|Low-carb vs. high-carb: who's less hungry?||01/22/20|
|More evidence against sweet drinks||01/15/20|
|How to 'cure' diabetes||01/08/20|
|Diabetics: stay off medication longer with a Mediterranean Diet||12/18/19|
|Protect your liver with coffee||12/11/19|
|When questionable research still proves something||12/04/19|
|High blood pressure? Exercise!||11/20/19|
|The risks of cutting too many calories||11/13/19|
|Just 4 healthy lifestyle factors make a big difference||11/06/19|
|Sugar-sweetened beverage sales ban contributes to lower intake||10/30/19|
|Put down the media at meal times||10/23/19|
|Better research on the impact of smaller plates||10/16/19|
|The strongest evidence yet: plant-based diets prevent diabetes||10/09/19|
|Gain less weight by snacking on nuts||10/02/19|
|All Health and Nutrition Bites|
Want to avoid gaining weight? Get more fiber!
We all know that losing weight by simply eating less can be a bit of a challenge. Researchers have been studying the effects of different elements of foods with the goal of finding ways for people to lose weight more successfully. Fiber intake has been associated with weight loss in some studies, but none of those studies looked at the effects of fruit and vegetable intake, which are also good sources of fiber.
Low Glycemic Index vs. High Fiber Diet: Which is Better for Diabetics?
There's been a lot of talk about low-glycemic-index diets being better for helping diabetics control their blood sugars, but the studies that have been done tend to be small and of short duration. Back in 2008 researchers in Canada decided to improve on past studies by designing a larger, more long term study to compare the effects of a low glycemic index diet with a high cereal fiber diet.
Fiber for Breakfast!
Studies have shown that those who eat more fiber have a reduced risk of obesity and type 2 diabetes, but it's not clear whether this is an effect of the fiber itself, nor what type of fiber has this effect.
Get the latest health and diet news - along with what you can do about it - sent to your Inbox once a week. Get Dr. Gourmet's Health and Nutrition Bites sent to you via email. Sign up now!
Back in the 1960s two researchers theorized that a diet low in fiber meant higher pressure inside the colon, leading to the outpouchings of the wall of the colon that we call diverticula. When these diverticula become inflamed, this is called diverticulitis, and symptoms of diverticulitis can range from mild to severe stomach pain (with or without bloating), diarrhea or constipation, nausea and vomiting, and even rectal bleeding. The vast majority of people, however, have what is known as asymptomatic diverticulosis - meaning that they have diverticula but have no symptoms.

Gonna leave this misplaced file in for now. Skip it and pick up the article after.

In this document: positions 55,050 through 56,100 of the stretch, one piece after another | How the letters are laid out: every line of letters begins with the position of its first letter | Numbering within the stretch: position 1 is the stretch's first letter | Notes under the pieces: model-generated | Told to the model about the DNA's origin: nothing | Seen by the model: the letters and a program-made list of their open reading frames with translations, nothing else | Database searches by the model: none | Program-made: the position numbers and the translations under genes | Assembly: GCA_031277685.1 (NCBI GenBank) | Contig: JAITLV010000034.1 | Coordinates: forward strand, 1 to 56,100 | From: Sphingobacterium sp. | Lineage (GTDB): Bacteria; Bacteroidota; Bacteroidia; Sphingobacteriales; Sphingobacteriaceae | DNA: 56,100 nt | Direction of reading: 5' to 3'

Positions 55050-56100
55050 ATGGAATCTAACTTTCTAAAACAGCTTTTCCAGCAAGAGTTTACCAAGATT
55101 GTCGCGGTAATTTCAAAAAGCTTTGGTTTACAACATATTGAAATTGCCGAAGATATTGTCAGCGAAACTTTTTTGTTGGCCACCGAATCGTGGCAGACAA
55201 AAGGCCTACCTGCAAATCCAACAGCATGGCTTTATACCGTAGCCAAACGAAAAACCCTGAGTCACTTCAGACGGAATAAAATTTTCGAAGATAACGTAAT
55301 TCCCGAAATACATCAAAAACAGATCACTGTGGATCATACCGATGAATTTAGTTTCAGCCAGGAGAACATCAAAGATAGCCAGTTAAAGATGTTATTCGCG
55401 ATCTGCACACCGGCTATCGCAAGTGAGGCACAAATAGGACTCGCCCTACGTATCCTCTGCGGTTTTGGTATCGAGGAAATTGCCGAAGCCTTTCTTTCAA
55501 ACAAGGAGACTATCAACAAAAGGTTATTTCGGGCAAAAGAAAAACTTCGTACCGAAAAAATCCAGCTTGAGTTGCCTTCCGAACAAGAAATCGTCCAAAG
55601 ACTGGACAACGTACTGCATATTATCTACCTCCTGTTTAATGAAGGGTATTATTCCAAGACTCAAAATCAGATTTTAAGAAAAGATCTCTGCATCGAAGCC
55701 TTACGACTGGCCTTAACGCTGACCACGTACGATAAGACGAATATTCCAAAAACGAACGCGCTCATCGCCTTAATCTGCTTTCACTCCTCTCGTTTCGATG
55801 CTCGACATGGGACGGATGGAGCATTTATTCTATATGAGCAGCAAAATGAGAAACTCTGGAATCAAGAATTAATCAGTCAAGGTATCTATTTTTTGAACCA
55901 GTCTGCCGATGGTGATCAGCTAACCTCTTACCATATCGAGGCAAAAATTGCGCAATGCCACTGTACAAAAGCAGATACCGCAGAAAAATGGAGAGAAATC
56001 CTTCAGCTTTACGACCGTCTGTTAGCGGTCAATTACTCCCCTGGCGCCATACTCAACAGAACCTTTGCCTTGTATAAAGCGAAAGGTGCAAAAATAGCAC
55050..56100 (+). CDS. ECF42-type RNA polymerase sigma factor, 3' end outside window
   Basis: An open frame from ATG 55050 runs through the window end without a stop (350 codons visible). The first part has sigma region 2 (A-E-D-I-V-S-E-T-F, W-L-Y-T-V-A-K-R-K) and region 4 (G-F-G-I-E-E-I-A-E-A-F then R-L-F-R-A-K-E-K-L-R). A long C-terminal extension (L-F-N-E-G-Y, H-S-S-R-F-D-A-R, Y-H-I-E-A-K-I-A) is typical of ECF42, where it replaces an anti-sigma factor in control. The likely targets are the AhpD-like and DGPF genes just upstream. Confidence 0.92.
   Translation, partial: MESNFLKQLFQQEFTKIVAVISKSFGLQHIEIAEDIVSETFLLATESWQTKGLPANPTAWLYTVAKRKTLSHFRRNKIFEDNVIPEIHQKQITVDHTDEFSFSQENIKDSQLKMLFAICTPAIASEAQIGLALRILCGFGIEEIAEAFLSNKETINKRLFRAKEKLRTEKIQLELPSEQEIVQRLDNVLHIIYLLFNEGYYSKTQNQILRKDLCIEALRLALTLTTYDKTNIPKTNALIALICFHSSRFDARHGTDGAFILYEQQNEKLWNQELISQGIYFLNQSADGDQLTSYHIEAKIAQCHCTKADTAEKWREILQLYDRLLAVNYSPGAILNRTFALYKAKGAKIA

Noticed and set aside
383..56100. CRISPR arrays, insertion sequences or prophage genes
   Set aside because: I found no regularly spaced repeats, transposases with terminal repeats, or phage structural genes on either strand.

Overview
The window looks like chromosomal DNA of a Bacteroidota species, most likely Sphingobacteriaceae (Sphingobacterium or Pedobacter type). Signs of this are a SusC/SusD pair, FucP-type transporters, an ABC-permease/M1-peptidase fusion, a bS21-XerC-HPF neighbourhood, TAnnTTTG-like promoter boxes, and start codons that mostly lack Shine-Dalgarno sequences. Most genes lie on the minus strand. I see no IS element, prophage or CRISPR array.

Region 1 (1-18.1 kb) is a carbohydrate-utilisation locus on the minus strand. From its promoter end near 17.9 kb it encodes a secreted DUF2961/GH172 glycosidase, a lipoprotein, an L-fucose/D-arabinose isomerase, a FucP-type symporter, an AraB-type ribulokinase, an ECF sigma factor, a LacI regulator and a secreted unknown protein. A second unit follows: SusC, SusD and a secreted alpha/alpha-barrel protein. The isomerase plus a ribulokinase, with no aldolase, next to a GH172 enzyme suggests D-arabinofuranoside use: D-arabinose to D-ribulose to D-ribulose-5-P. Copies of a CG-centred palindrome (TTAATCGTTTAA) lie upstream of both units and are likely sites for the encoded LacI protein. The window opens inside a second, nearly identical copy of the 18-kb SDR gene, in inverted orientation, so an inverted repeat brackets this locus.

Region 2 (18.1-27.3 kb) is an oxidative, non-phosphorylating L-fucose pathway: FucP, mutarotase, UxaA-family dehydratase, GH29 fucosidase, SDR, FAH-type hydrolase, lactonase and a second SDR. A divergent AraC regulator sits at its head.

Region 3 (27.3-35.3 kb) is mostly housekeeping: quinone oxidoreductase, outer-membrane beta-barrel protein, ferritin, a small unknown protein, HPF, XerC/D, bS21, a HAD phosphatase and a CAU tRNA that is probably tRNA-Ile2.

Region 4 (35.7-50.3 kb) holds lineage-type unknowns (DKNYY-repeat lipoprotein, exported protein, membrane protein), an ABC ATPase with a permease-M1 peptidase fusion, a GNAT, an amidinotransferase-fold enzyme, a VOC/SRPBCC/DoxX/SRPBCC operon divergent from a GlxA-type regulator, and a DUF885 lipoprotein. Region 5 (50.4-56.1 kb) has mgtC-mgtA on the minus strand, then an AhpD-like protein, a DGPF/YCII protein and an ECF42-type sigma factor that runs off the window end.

For the last forty years we doctors have been telling people to eat a high fiber diet in order to avoid diverticulosis. Unfortunately, it appears that may be poor advice. In a study recently published in the journal Gastroenterology (doi:10.1053/j.gastro.2011.10.035), researchers from the North Carolina School of Medicine and the Albert Einstein College of Medicine sought to identify the relationship between the presence of diverticula and a person's diet.
They recruited over 2000 people between the ages of 30 and 80 who had recently undergone a colonoscopy. This meant that they knew whether or not that person had any diverticula - and in some cases knew how many had been found in their colon. A few days after the colonoscopy the patients were contacted and interviewed regarding their usual diet with a fairly detailed food questionnaire. They also answered questions regarding their physical activity levels, whether they smoked, how often they had a bowel movement, and basic demographic information.
The researchers were then able to compare the diets and habits of those who had diverticula with the diets of those who did not. What they found is contrary to what was previously believed: those who had the most fiber in their diet were 30% more likely to have diverticula than those with the lowest amount of fiber in their diet. It was previously believed that a diet high in fat or red meat, those who were sedentary and those with constipation were more likely to develop diverticula: the researchers found no association between any of these factors and the risk of diverticulosis.
Previous studies that sought to establish a cause or causes of diverticulosis appear to have been flawed, some deeply. The two researchers who formulated the low-fiber-diet theory were comparing the Western diet with the diet of those from Africa, where diverticulitis is less prevalent. They essentially assumed that the African diet was higher in fiber than the Western diet. Another study used people as controls who may have had diverticulosis themselves; they assumed that those without symptoms had no diverticula. Other studies have been flawed in other ways.
This means that we have very little idea what does cause diverticula to form. We do know that people are more likely to develop them as they get older. That said, this is no reason to reduce the amount of fiber in your diet: it's still great for you, helping you reduce your cholesterol, avoid some cancers, and for diabetics, helping you control your blood sugars. Here's more on fiber's benefits, as well as ways you can get more in your diet.
First posted: February 1, 2012